T.J. van Veelen1,2*, P.C. Roos1, S.M.J.H. Hulscher1

1 University of Twente
2 Swansea University

*corresponding author: This email address is being protected from spambots. You need JavaScript enabled to view it.


Tidal sandbanks are large-scale marine bedforms observed at the bottom of shallow seas such as the North Sea and the Irish Sea. They are large-scale rhythmic bottom features with lengths of tens of kilometres, widths of kilometres, and heights of tens of metres (de Swart & Yuan, 2019). Due to their large size, they are of interest for marine ecosystems, and economic activities like wind farms and sand extraction. Process-based models have explained their growth as a free instability of the flat bed (Hulscher et al., 1993), and have shown that sandbanks may evolve towards an equilibrium under unrestricted sediment supply (Roos et al., 2004). Our understanding may not apply to areas with a non-erodible substrate, such as sandbanks on the Belgian Continental Shelf. It is not yet known how the non-erodible layers affect the morphodynamic evolution of the sandbanks, their equilibrium height and shapes as well as their capacity to recover from sand mining. Therefore, we introduce a non-erodible layer in a process-based model to understand how it affects sandbank evolution.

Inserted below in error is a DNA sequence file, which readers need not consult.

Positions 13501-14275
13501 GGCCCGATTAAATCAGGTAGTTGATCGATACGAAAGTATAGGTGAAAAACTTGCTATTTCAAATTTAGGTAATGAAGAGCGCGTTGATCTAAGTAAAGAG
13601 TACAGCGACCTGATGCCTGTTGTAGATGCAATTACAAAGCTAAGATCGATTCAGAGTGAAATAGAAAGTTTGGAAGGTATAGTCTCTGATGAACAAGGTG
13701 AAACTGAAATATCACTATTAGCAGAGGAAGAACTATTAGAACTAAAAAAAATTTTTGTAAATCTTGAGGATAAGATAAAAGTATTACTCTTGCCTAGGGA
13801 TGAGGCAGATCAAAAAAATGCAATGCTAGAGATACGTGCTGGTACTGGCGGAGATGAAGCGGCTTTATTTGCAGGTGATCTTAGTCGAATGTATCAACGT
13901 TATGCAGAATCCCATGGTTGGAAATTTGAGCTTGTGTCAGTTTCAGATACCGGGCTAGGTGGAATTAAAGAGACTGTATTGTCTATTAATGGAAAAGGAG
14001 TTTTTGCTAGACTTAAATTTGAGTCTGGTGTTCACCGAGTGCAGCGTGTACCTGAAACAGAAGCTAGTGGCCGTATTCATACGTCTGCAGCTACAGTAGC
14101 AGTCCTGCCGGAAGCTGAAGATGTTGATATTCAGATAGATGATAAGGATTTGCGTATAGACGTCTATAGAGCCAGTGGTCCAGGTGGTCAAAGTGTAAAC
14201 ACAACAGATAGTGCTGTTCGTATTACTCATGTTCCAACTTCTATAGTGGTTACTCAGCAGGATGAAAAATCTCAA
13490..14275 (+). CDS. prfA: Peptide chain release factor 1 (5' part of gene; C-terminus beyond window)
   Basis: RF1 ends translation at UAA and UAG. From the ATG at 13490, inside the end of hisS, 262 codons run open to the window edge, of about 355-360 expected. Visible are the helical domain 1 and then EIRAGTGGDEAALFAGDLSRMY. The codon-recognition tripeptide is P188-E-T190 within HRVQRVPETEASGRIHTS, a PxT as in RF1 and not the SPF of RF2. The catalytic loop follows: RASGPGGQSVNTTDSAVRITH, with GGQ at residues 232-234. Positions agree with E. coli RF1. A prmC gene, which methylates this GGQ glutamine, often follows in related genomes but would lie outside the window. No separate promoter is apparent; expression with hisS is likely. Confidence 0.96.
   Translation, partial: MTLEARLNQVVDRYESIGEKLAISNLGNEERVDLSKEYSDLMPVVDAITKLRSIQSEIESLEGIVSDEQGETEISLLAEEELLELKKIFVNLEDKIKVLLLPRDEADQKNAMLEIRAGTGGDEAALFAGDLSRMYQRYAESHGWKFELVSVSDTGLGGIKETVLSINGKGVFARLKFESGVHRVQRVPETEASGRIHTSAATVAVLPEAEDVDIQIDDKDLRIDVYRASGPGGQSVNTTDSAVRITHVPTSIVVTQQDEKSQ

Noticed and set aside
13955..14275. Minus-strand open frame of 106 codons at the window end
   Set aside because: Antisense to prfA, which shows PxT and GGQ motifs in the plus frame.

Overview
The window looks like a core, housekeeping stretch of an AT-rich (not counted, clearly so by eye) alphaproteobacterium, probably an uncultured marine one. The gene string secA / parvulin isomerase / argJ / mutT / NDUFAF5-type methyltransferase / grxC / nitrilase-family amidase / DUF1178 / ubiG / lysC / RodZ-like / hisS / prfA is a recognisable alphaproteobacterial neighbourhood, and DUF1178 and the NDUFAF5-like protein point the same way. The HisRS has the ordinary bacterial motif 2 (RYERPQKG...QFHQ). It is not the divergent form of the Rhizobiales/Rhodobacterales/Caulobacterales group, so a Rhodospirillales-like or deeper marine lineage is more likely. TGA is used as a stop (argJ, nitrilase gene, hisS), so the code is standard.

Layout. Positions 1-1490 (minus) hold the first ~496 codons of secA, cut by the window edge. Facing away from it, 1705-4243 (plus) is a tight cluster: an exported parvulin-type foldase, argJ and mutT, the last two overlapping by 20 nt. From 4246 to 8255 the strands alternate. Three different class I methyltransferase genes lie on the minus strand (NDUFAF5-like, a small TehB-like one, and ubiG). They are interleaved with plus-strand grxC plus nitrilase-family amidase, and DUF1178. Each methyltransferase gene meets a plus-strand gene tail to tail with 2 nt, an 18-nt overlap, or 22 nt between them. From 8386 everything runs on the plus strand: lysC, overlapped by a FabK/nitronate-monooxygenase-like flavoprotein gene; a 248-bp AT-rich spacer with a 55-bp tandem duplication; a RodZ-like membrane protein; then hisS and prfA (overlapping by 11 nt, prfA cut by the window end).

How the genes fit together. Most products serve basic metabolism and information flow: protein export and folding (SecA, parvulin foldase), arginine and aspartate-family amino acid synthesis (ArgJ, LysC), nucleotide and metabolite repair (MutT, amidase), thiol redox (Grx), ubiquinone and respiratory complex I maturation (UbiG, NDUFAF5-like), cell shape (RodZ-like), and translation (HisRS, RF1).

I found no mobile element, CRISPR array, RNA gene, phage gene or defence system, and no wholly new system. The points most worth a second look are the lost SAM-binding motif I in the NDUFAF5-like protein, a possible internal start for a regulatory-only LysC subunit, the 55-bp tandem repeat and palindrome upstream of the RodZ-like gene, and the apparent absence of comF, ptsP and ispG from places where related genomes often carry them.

We have introduced an entrainment limiter in the modelling framework by Roos et al. (2004) to simulate the impact of non-erodible layer. Our model includes nonlinear hydrodynamics, sediment pick-up and deposition, and stirring of sediment by wind waves. The topography (Fig. 1) varies in one dimension only. The entrainment limiter is applied to the sediment pick-up function in areas where the hard layer is exposed or nearly exposed. The limiter decreases gradually within a buffer layer such that the sediment pickup function is continuous and numerical stability is improved.


Figure 1: Model domain including sandbank topography. The yellow-orange bank represents the 1-D sandbank topography. The grey plane represents the non-erodible substrate.


Our focus lies initially with the evolution of the cross-sectional shape h(x) and its equilibrium profile heq(x). The crest height is limited by the presence of a non-erodible layer. Furthermore, its ability to recover from sand extraction may be reduced. Our results give insight in the dynamics of sandbanks on non-erodible layers, thus supporting sand extraction strategies in areas where sand supply is limited.


de Swart., H.E. & Yuan B. (2019) Dynamics of offshore tidal sand ridges, a review. Env. Fluid Mech., 19(5), 1047-1071. doi: 10.1007/s10652-018-9630-8
Roos P.C., Hulscher S.J.M.H., Knaapen, M.A.F., Van Damme, R.M.J. (2004) The cross-sectional shape of tidal sandbanks: Modeling and observations. JGR Earth Surf., 109 (F2). doi: 10.1029/2003JF000070
Hulscher S.J.M.H., de Swart, H.E., de Vriend,H.J. (1993) The generation of offshore tidal sand banks and sand waves. Cont. Shelf Res., 13 (11), 1183-1204. doi: 10.1016/0278-4343(93)90048-3

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